(Bloomberg) -- The euro zone’s stuttering economy would face a twin blow should interest rates not be lowered both at home and in the US, according to European Central Bank Governing Council member Edward Scicluna.

“The assumption of a turnaround in the economy and a recovery in the second half is also based on the expectation that our monetary policy becomes less restrictive,” the dovish Maltese central-bank chief said Thursday in an interview.

“If we don’t cut rates, and if a more restrictive monetary-policy stance in the US affects global financing conditions, this would be a double-whammy to the euro area economy,” he said in Washington. “Our monetary policy is very restrictive and is becoming even more restrictive in real terms with inflation going down.”

While President Christine Lagarde has said Europe is “clearly seeing signs of recovery” after more than a year of near stagnation, output in the 20-nation bloc remains fragile. The prospect of lower borrowing costs offers some hope, but fears of much later action by the Federal Reserve, alongside Middle East tensions, have policymakers on alert.

For the ECB, consumer-price gains have been moderating and are now within sight of the 2% goal, allowing it to pencil in a June reduction in the deposit rate from its 4% record high.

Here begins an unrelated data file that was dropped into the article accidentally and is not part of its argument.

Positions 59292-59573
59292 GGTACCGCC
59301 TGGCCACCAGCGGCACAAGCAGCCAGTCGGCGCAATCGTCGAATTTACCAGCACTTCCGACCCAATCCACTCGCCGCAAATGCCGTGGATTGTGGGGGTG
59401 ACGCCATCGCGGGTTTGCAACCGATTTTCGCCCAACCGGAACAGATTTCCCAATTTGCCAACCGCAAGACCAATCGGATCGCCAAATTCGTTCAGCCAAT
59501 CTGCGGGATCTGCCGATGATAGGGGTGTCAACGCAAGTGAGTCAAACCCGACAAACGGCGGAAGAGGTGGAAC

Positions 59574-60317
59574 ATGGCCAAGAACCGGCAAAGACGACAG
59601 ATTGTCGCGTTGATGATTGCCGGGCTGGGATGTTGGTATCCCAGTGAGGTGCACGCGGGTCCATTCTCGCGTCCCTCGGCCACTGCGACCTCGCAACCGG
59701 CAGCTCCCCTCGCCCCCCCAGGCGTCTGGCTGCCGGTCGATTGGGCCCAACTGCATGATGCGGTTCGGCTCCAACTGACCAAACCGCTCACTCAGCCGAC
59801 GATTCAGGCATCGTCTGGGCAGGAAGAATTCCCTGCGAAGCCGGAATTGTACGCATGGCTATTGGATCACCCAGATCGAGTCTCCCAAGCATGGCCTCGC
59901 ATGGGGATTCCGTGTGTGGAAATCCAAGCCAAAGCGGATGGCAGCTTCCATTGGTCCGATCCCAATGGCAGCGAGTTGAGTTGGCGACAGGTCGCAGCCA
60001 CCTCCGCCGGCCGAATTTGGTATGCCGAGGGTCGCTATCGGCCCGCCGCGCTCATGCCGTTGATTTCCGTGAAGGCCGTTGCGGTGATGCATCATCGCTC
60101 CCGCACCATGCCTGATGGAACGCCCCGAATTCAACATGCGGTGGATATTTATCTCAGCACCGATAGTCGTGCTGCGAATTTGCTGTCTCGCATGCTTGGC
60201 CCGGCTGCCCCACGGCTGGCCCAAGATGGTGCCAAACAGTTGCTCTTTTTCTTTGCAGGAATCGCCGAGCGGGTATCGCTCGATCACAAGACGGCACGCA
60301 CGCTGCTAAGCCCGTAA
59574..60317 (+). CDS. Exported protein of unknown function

“We shouldn’t declare victory over inflation prematurely,” Scicluna said. “But we also shouldn’t overdo it and again end up in a situation in which inflation is too low and we have problems to get it to 2% again.”

Such an outcome would hark back to the years that followed Europe’s debt crisis, when the danger of deflation taking hold saw the ECB slash rates to below zero and purchase huge quantities of securities through quantitative easing.

Should projections indicate an undershoot of the target is likely, Scicluna said officials shouldn’t hesitate in taking more forceful action. 

“If our baseline scenario materializes it might be appropriate to cut rates by 25 basis points in June,” he said. “But if inflation surprises further on the downside and if our projections show only 1.7% or 1.8% inflation in 2025, this might call for 50 basis points. And if that is the case we should go for 50 basis points and don’t delay it.”

--With assistance from Alexander Weber.

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